Getting Sick Can Be a Sign of Good Health

With considerable frequency, clients sit in my office and list a sizeable range of nagging symptoms, chronic conditions, and perhaps their numerous surgical or pharmaceutical treatments. Just as common is to follow this list with some version of the statement, “My health is quite good really”.

To me this is an astounding assessment.

However with further questioning I have come to understand that what people mean is they don’t often have illnesses of the brief but intense, possibly bed-domiciled variety such as colds or flu. Another version of this reasoning is evident from ex-smokers. They remark incredulously that they never got ‘sick’ until they gave up smoking. There are similar reasons for this.

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Food and Travel in the Middle East

United Arab Emirates

On my birthday, I ride a camel into the Arabian Desert and dine with Bedouins.

We start with watermelon drinks, camel milk (rich and nutty), and tiny cups of thin coffee served the old way while chewing a date for sweetness. Then creamy lentil soup and griddle-fried flat bread made by hennaed hands. The main is camel stew (tastes like beef), lamb baked below ground, rice pilaf, lemon and fattoush salad. Last is fresh fruit with luqaimat: small saffron doughnuts sticky with date syrup. Read more

Paleo Spice Cookies

Makes 2 ½ dozen

Paleo; no gluten, grain, dairy, cane sugar or soy; with option for peanuts

Dark, moist and chewy. Rich with spicy flavours – and spices are high antioxidant achievers. Low starch and high protein helps regulate blood sugar levels.

Lovely as a snack, for lunch boxes, or as a morsel of dessert on a platter with fresh fruit. Or for sharp colour contrast, sprinkle a platter of Paleo Spice Cookies with whole freeze-dried raspberries. They and the coconut products listed are all in most supermarkets. Or serve a cookie beside a small parfait glass of Chia Pudding (see my 4 recipe options), or my Vegan Caramel Nut Ice Cream. Read more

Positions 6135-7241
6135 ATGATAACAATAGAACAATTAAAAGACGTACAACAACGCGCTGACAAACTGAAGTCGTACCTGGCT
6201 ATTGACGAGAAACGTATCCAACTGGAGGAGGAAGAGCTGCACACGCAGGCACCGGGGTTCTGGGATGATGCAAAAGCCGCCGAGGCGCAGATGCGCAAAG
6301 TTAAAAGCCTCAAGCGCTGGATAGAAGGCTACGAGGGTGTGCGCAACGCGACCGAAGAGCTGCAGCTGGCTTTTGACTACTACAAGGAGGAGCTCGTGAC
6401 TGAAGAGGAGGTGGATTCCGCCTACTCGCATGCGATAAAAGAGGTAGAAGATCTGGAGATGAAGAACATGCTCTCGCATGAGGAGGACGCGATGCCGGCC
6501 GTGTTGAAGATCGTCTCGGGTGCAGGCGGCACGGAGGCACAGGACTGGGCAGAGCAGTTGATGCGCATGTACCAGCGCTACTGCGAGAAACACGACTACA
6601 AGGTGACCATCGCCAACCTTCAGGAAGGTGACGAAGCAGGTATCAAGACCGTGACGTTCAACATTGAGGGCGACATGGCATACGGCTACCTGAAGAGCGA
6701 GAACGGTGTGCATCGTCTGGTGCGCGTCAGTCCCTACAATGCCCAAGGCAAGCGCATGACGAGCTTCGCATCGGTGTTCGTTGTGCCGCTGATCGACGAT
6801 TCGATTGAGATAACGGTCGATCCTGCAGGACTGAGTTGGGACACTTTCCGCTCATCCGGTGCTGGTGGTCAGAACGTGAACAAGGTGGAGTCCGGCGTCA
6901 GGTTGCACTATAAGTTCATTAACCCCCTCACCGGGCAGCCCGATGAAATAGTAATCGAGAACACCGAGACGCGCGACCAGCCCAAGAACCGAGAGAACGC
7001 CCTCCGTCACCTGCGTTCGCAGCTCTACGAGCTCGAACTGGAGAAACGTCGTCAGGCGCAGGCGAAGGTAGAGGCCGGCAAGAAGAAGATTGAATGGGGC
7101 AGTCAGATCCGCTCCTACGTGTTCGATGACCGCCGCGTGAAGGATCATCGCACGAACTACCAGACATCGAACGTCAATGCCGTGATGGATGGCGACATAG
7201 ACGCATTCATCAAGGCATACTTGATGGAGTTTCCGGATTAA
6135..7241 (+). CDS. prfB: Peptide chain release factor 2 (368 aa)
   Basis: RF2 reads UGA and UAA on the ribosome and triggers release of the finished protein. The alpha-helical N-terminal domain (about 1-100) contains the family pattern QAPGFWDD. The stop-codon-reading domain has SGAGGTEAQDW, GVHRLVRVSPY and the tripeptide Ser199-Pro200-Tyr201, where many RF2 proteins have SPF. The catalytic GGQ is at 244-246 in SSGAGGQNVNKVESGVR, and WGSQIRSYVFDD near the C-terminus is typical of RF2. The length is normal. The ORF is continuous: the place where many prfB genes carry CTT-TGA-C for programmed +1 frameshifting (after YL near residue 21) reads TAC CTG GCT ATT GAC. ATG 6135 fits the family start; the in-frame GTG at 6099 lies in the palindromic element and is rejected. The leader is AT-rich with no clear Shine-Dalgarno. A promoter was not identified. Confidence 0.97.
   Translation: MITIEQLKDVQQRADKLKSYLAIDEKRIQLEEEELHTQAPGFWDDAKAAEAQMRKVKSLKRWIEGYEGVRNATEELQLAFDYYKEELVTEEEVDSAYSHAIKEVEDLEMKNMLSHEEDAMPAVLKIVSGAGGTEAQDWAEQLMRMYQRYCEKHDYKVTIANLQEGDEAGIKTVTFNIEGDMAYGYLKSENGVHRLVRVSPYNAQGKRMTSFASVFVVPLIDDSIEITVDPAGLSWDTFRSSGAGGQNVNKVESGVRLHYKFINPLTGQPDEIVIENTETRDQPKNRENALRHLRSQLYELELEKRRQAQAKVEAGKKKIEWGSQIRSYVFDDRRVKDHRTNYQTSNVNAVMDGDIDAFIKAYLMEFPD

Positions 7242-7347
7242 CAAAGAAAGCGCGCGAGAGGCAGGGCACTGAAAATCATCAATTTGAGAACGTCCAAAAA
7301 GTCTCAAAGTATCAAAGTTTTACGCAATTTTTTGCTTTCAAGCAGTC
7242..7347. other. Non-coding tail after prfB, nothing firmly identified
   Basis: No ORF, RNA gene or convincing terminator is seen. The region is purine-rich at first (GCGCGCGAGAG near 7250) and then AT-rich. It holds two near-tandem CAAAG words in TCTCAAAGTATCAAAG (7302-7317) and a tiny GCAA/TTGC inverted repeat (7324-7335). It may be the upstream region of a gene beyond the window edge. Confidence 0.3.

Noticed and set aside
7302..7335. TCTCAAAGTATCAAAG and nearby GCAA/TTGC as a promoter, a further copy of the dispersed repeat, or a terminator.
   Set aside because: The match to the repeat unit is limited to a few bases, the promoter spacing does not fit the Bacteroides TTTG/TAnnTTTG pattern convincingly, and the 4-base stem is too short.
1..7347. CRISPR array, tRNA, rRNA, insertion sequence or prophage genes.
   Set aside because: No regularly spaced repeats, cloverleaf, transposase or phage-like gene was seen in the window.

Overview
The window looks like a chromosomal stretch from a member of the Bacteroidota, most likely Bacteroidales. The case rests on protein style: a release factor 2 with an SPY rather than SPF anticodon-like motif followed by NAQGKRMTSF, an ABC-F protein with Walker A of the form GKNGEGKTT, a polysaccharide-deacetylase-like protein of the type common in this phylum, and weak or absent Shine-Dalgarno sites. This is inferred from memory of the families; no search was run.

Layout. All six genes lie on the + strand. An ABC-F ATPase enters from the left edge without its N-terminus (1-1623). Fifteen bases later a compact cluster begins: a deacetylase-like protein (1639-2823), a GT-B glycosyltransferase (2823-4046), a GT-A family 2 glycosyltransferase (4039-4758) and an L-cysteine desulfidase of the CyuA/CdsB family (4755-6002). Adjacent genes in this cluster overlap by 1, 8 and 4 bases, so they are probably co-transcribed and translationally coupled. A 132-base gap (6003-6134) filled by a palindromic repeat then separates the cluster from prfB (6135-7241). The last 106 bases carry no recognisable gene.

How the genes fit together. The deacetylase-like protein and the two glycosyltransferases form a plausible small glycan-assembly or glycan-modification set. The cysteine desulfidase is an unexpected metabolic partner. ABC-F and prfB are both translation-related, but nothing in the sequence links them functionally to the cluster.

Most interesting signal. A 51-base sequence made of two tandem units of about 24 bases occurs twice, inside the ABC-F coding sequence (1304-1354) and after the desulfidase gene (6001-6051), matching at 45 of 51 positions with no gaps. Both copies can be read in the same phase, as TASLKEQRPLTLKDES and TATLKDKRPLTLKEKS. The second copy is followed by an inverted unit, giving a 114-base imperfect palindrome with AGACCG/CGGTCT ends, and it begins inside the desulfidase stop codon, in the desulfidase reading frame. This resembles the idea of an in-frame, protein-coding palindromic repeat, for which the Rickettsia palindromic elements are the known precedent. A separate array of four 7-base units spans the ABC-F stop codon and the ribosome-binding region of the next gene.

Beetroot and Dill Dip

Beetroot and Dill Dip/Topping/Spread   makes 1 ¼ cups

Paleo; no gluten, dairy, legumes, onion, garlic or nightshades; with option for vegan

Fabulous colour that shouts nutritious good looks.

Excellent dip with sliced carrot, kumara chips or corn chips. Or for a hearty Chef Salad, you can toss pasta, quinoa or rice, cubed tofu  or back beans, or steamed veg – or a mixture – with a little olive oil, salt and pepper. Place on a platter. Make a depression in the middle and fill with the beetroot topping. Sprinkle with fresh dill or parsley. Surround with leafy greens. Read more

NEW Tasty Strategies for Gut Health

How many different plant foods did you eat in the last 7 days?

The average American consumes just 5. Dr Jeff Leach, of the Human Food Project, says good health starts with 25 per week. He aims for 55 to 70 (my breakfast alone has 20). A robust, well populated gut microbiome of diverse friendly bacteria is now linked with less risk for obesity, gut and mood disorders, heart disease and cancer. Read more

Lamb or Beef Red Wine Ragout

Lamb or Beef Red Wine Ragout   serves 3-4
No gluten or dairy; low grain

Deep, dark substantial notes. Yet so easily done for all this rich reward. Many slow cooking cuts can be used to melt into submission. Stewing cuts such as lamb shoulder or beef blade are good options; they are cheaper and have more flavour. I was more adventurous and used sheep heart. All are top sources of highly absorbable iron and zinc.

“Rah-goo” is a French term for meat simmered in sauce. Serve with a vegetable mash such as kumara, Brussels sprouts, pumpkin and garlic. Steam, then coarsely mash with preferred milk option, olive oil, Harker or Pacific Harvest sea salt with kelp. Yum.
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Thai Chicken Rissoles

Makes about 20 small

Paleo; no gluten, dairy; with options for legumes

Tender, flavourful morsels. Shape them as tiny finger food, substantial meatballs or oblong rissoles. Cook in 6 minutes or use a BBQ hot plate. Serve with extra chopped coriander or drizzle with homemade mayo, chilli sauce or satay sauce.

Layer left overs with lettuce, grated carrot and choice of sauce and place in wraps: nori sheets, 100% cornmeal tortillas, soaked rice paper – or use taco shells. Or serve with a side salad, plus rice or pumpkin mash. Read more

Smoky Red Pepper Pesto

Makes ¾ cup

Vegan; no gluten, dairy, tomato, soy or other legumes

Gorgeous deep colour and flavour notes. Super easy. Wonderful as a dip, spread, salad dressing, or a zingy splash to top soup, pasta; plain, grilled or BBQ chicken, lamb chops, fish, tofu, eggplant.

Natural colours and flavours can indicate high levels of antioxidants, which help lower the inflammation that characterizes at least 80% of all health conditions.

Replacing the parmesan in this pesto is a similar umami (savoury) flavour from flaky savoury yeast. This is the same yeast that is used to make Marmite. See my Dynamite recipe for an easy equivalent without the sugar and additives. Yeast is high in B vitamins and hard-to-obtain chromium so important for energy delivery. Read more

Vege Nachos

Serves 4

No gluten, dairy, cane sugar; with options for tomato, potato, legumes, vegan and Paleo